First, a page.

You are here:

College Students' Social Networking Experiences on Facebook
ARTICLE

, ,

Journal of Applied Developmental Psychology Volume 30, Number 3, ISSN 0193-3973

Abstract

Millions of contemporary young adults use social networking sites. However, little is known about how much, why, and how they use these sites. In this study, 92 undergraduates completed a diary-like measure each day for a week, reporting daily time use and responding to an activities checklist to assess their use of the popular social networking site, Facebook. At the end of the week, they also completed a follow-up survey. Results indicated that students use Facebook approximately 30 min throughout the day as part of their daily routine. Students communicated on Facebook using a one-to-many style, in which they were the creators disseminating content to their friends. Even so, they spent more time observing content on Facebook than actually posting content. Facebook was used most often for social interaction, primarily with friends with whom the students had a pre-established relationship offline. In addition to classic identity markers of emerging adulthood, such as religion, political ideology, and work, young adults also used media preferences to express their identity. Implications of social networking site use for the development of identity and peer relationships are discussed. (Contains 8 tables.)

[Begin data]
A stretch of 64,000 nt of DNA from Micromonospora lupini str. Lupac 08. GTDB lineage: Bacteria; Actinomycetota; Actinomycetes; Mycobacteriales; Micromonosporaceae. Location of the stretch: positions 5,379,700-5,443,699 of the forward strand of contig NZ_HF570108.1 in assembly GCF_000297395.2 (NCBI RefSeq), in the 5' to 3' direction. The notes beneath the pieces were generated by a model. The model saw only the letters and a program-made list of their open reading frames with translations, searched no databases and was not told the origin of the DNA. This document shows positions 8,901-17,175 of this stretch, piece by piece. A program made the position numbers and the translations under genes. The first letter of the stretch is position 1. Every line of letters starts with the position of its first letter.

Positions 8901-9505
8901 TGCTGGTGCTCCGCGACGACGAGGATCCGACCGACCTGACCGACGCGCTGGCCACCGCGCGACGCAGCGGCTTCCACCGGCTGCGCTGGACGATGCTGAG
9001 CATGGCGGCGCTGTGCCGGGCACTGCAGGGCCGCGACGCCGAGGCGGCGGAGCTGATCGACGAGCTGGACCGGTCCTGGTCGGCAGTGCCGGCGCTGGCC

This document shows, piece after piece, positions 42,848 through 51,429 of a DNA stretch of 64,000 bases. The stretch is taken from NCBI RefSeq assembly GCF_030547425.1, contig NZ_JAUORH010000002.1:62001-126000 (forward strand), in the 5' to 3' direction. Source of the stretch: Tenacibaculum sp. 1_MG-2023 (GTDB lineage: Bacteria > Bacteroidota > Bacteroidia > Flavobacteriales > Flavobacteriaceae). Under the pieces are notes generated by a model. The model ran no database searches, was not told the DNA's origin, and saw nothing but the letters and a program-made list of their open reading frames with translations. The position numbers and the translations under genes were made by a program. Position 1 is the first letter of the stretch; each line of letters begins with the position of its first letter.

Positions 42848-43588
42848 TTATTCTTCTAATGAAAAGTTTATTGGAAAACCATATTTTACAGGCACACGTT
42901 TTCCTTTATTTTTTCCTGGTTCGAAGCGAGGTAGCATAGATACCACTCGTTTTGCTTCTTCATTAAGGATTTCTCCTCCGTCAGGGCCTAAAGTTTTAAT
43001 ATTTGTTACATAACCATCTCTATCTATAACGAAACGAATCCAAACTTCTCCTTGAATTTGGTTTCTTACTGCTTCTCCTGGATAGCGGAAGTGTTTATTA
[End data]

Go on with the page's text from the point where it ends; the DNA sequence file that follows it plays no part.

Citation

Pempek, T.A., Yermolayeva, Y.A. & Calvert, S.L. (2009). College Students' Social Networking Experiences on Facebook. Journal of Applied Developmental Psychology, 30(3), 227-238. Retrieved November 17, 2019 from .

This record was imported from ERIC on April 19, 2013. [Original Record]

ERIC is sponsored by the Institute of Education Sciences (IES) of the U.S. Department of Education.

Copyright for this record is held by the content creator. For more details see ERIC's copyright policy.

Keywords

Cited By

View References & Citations Map

These links are based on references which have been extracted automatically and may have some errors. If you see a mistake, please contact info@learntechlib.org.